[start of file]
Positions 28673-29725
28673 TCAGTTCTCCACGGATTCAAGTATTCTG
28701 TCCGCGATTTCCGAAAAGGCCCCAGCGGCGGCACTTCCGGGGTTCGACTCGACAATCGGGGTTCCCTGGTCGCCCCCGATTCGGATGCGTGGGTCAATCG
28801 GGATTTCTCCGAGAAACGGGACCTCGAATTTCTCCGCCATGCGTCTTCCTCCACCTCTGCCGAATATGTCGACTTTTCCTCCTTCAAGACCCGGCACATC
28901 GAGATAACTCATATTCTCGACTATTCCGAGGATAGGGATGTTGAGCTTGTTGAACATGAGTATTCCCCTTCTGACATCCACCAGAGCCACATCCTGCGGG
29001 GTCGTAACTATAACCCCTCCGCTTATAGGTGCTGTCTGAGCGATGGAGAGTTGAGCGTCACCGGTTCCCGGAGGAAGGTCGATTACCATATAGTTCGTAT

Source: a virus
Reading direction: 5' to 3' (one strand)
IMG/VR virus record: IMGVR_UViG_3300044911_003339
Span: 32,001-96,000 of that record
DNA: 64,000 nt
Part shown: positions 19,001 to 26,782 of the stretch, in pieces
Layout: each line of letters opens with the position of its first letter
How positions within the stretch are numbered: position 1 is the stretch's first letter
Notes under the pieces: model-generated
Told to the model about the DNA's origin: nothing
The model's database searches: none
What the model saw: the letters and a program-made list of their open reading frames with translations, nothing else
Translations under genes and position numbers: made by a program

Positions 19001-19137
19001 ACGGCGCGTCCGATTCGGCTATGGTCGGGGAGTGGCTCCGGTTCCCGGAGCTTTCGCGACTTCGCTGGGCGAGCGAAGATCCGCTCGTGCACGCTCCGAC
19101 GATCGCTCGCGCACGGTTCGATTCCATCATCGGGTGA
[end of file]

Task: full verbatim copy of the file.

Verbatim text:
Positions 28673-29725
28673 TCAGTTCTCCACGGATTCAAGTATTCTG
28701 TCCGCGATTTCCGAAAAGGCCCCAGCGGCGGCACTTCCGGGGTTCGACTCGACAATCGGGGTTCCCTGGTCGCCCCCGATTCGGATGCGTGGGTCAATCG
28801 GGATTTCTCCGAGAAACGGGACCTCGAATTTCTCCGCCATGCGTCTTCCTCCACCTCTGCCGAATATGTCGACTTTTCCTCCTTCAAGACCCGGCACATC
28901 GAGATAACTCATATTCTCGACTATTCCGAGGATAGGGATGTTGAGCTTGTTGAACATGAGTATTCCCCTTCTGACATCCACCAGAGCCACATCCTGCGGG
29001 GTCGTAACTATAACCCCTCCGCTTATAGGTGCTGTCTGAGCGATGGAGAGTTGAGCGTCACCGGTTCCCGGAGGAAGGTCGATTACCATATAGTTCGTAT

Source: a virus
Reading direction: 5' to 3' (one strand)
IMG/VR virus record: IMGVR_UViG_3300044911_003339
Span: 32,001-96,000 of that record
DNA: 64,000 nt
Part shown: positions 19,001 to 26,782 of the stretch, in pieces
Layout: each line of letters opens with the position of its first letter
How positions within the stretch are numbered: position 1 is the stretch's first letter
Notes under the pieces: model-generated
Told to the model about the DNA's origin: nothing
The model's database searches: none
What the model saw: the letters and a program-made list of their open reading frames with translations, nothing else
Translations under genes and position numbers: made by a program

Positions 19001-19137
19001 ACGGCGCGTCCGATTCGGCTATGGTCGGGGAGTGGCTCCGGTTCCCGGAGCTTTCGCGACTTCGCTGGGCGAGCGAAGATCCGCTCGTGCACGCTCCGAC
19101 GATCGCTCGCGCACGGTTCGATTCCATCATCGGGTGA